Apr. 3 (Bloomberg) -- An icy rain is pelting about 30 protesters who’ve converged at the gate of a natural gas drilling site near Manchester, England. On the other side of a fence topped with razor wire, a 10-story-high rig is boring into shale to determine if it’s suitable for hydraulic fracturing, or fracking. The demonstrators unfurl a banner: “Fracking will poison our children.”
As a phalanx of police officers pushes the protesters back, a convoy of supply trucks inches out of the gate and past an encampment of tents and trailers sporting placards decrying the drilling practice, Bloomberg Markets magazine will report in its May issue. “Fracking will not lower gas prices, Lord Browne,” one reads on this January morning.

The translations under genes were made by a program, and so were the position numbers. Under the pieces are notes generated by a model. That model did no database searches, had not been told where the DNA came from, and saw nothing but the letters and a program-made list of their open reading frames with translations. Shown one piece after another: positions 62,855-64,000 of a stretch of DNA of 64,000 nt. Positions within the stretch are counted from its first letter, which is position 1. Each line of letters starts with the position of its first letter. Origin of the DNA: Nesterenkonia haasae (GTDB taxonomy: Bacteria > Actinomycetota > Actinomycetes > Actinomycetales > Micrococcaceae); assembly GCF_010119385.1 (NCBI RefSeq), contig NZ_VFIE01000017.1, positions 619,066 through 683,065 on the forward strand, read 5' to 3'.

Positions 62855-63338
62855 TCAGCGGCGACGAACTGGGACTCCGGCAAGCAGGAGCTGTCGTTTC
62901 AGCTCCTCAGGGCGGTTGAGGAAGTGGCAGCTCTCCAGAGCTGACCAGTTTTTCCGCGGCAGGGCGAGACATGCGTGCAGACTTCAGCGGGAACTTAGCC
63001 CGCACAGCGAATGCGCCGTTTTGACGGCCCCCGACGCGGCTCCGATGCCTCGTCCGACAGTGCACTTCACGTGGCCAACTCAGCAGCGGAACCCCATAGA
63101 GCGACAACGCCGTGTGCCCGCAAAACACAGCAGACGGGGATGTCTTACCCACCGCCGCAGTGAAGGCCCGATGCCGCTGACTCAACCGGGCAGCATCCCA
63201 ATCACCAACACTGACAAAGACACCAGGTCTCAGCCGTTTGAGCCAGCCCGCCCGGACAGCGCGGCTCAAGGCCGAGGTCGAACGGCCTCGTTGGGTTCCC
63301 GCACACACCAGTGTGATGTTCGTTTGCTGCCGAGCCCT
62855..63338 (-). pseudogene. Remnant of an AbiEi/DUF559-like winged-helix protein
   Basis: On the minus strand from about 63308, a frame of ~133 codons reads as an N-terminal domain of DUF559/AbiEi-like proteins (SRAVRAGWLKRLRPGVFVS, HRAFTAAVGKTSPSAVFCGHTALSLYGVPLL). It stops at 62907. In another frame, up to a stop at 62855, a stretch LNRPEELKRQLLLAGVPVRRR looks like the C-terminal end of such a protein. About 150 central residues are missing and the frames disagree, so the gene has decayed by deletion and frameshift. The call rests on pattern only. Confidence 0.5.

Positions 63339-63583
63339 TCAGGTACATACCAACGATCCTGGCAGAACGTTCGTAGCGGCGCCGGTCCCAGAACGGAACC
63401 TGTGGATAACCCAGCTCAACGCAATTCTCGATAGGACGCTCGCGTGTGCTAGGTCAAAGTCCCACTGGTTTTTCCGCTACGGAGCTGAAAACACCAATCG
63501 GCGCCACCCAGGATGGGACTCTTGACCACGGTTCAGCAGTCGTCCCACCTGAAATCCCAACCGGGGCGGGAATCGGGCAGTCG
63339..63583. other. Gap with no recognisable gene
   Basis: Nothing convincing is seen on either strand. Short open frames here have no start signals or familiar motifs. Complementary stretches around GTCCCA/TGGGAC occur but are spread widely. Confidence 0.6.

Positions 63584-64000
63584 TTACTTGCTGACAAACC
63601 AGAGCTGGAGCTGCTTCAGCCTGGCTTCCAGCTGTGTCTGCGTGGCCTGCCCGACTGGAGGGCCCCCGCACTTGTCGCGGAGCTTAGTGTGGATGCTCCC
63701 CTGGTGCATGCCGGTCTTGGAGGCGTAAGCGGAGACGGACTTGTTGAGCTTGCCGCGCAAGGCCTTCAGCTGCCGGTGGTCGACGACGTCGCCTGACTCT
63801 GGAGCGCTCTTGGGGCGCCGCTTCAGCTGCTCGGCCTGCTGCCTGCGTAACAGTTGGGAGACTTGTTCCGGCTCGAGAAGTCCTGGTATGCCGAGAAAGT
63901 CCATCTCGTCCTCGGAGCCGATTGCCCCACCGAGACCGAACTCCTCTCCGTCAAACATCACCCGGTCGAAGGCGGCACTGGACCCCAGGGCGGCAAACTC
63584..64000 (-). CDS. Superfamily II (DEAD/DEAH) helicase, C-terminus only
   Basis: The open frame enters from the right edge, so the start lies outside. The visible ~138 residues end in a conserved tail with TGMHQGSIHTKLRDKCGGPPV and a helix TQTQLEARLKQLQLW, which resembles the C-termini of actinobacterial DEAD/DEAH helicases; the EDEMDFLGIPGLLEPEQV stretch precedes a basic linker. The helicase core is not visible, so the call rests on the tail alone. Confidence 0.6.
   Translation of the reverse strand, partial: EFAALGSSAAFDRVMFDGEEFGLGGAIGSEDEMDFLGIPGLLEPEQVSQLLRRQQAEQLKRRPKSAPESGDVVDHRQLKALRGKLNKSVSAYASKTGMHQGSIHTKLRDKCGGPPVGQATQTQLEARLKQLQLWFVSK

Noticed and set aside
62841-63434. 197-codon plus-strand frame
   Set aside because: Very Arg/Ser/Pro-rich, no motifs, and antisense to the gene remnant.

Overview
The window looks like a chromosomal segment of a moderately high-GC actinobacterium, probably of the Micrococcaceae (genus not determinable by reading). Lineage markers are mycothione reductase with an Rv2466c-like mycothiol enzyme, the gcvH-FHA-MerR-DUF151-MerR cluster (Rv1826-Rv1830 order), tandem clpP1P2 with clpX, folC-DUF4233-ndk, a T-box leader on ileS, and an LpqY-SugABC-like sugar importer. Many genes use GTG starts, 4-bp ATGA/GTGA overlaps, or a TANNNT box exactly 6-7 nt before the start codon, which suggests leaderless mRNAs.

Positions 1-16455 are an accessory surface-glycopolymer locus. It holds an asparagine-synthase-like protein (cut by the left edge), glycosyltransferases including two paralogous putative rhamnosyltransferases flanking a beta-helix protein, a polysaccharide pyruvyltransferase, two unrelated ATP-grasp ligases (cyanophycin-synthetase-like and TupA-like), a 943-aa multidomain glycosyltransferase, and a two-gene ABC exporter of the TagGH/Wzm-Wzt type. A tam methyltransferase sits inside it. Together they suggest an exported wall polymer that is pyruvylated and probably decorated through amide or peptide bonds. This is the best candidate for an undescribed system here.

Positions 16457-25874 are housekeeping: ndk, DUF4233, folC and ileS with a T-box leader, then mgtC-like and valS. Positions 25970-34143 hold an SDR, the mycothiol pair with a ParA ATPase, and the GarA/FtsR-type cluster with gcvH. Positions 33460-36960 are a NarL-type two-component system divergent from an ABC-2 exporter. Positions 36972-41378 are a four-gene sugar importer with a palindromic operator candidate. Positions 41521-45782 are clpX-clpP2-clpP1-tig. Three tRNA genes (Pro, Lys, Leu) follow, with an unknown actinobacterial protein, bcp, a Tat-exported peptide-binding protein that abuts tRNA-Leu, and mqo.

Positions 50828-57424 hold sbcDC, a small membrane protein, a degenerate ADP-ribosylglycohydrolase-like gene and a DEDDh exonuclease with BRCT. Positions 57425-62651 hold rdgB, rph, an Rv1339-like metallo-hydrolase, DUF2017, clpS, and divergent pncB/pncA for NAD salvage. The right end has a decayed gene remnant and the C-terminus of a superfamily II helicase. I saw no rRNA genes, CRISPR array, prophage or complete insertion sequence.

The following week, the man the protesters call “the fracking czar” is seated in a solarium-like conference room overlooking the rooftops of Mayfair in central London. John Browne, a former chief executive officer of oil giant BP Plc, is clad in a crisp, white dress shirt, enameled cuff links, a royal-blue necktie and dark trousers.
Browne, an independent member of the House of Lords and a nonexecutive director in the U.K. government’s Cabinet Office, is lamenting how the protests may slow his efforts to bring America’s shale boom to Britain.
Browne says fracking would secure a new domestic energy source, create thousands of jobs, generate billions of pounds in tax revenue and be a far cheaper alternative than constructing nuclear plants.
Here is the full article.
This is one of the best and most balanced articles on fracking that I have seen. It is a long article so if you are pressed for time, I suggest that you just read the concluding paragraphs.Back to top